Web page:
File this under archaic devices I had no idea existed. Here’s a once in a lifetime opportunity to own a mint-condition Keaton Music Typewriter. Patented in the early 1930s, there are only a dozen or so in existence. What does it do? Exactly what you think it does. Via musicprintinghistory.org:
The Keaton Music Typewriter was first patented in 1936 (14 keys) by Robert H. Keaton from San Francisco, California. Another patent was taken out in 1953 (33 keys) which included improvements to the machine. The machine types on a sheet of paper lying flat under the typing mechanism. There are several Keaton music typewriters thought to be in existence in museums and private collections. It was marketed in the 1950s and sold for around $225. The typewriter made it easier for publishers, educators, and other musicians to produce music copies in quantity. Composers, however, preferred to write the music out by hand.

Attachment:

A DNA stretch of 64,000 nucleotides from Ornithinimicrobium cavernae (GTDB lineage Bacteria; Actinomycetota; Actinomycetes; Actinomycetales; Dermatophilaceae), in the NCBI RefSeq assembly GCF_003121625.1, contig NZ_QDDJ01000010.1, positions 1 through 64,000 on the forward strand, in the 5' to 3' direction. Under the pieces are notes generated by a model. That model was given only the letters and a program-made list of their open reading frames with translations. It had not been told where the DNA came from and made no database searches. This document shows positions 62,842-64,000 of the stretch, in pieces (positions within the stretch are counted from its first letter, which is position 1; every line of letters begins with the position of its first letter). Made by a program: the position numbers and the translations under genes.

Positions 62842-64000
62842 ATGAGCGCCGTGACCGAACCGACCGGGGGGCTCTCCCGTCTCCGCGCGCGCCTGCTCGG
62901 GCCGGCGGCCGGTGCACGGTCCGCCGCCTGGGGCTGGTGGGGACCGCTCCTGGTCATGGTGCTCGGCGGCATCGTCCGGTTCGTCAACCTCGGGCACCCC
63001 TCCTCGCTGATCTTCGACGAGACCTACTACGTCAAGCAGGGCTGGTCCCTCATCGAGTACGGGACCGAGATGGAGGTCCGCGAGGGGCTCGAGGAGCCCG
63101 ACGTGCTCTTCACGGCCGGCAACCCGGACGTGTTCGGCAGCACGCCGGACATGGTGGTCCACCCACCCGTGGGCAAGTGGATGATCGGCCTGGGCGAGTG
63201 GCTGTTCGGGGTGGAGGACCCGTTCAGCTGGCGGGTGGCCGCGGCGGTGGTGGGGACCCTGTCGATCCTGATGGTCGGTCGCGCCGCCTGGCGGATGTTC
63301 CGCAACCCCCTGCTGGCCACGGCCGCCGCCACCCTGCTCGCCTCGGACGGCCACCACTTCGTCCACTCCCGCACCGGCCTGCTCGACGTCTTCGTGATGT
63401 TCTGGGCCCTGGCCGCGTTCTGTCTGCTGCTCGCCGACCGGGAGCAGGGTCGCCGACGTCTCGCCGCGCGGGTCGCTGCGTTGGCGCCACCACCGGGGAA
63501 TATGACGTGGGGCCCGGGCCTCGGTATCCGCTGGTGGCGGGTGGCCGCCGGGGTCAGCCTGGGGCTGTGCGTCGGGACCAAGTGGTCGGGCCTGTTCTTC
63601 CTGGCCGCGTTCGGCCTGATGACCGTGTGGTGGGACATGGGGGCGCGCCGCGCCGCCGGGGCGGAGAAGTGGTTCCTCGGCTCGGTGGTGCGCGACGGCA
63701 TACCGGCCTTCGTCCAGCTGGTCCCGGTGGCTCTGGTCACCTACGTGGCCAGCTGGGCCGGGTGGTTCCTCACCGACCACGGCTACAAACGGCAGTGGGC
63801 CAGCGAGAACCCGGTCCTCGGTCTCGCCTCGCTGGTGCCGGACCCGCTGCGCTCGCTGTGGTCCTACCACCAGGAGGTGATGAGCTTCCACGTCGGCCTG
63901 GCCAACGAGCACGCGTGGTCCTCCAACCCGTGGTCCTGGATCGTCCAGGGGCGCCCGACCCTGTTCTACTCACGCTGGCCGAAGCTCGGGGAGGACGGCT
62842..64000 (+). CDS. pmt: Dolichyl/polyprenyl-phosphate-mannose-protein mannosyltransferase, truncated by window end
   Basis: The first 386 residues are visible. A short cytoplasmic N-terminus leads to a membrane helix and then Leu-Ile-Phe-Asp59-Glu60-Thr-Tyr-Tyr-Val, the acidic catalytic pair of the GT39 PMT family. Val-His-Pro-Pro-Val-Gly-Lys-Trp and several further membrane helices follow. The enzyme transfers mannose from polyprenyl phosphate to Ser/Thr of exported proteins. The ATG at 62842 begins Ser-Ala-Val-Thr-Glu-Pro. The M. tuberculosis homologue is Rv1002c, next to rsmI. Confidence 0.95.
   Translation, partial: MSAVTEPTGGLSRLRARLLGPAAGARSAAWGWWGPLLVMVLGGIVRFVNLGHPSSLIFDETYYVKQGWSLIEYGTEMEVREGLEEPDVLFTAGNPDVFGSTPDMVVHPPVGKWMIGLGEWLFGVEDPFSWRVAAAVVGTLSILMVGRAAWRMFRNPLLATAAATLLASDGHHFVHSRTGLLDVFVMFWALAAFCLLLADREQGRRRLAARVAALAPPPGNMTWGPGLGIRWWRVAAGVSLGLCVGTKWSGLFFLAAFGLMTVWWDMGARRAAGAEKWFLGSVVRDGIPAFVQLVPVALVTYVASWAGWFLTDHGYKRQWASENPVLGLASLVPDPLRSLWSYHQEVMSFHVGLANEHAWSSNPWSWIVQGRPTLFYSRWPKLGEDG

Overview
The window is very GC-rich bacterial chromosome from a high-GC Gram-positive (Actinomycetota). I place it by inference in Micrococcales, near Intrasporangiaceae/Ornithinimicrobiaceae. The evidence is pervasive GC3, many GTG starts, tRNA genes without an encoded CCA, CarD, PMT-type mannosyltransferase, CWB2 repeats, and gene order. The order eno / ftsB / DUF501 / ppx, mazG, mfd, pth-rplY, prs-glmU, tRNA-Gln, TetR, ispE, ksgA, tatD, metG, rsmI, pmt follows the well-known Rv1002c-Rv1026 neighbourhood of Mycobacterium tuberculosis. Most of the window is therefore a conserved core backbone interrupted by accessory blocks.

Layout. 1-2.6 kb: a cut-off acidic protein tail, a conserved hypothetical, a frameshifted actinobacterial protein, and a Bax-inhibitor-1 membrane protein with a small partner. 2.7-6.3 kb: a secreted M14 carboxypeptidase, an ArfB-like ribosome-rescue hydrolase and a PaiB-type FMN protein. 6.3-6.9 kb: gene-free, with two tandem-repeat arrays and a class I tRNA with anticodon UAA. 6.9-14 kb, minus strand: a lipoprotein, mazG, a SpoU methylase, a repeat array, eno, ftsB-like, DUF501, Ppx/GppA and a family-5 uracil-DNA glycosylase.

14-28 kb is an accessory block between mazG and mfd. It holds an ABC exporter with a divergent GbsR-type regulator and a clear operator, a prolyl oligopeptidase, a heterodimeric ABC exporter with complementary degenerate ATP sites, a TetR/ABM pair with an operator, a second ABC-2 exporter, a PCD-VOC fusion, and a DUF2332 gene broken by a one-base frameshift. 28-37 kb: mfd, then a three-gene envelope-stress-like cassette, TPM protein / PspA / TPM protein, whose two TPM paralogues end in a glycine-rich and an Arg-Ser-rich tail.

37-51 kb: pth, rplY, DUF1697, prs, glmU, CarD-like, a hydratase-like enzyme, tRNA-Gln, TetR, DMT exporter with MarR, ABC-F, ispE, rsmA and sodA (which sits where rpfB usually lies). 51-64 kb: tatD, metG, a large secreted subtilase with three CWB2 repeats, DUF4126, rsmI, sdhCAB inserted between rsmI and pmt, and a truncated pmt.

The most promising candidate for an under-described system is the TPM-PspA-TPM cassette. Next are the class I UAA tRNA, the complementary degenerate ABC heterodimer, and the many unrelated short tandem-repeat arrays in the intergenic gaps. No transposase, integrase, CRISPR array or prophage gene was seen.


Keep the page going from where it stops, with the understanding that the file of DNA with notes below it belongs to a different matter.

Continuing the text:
Having taught music notation in University, I can confidently state, most would take Finale over this, any day!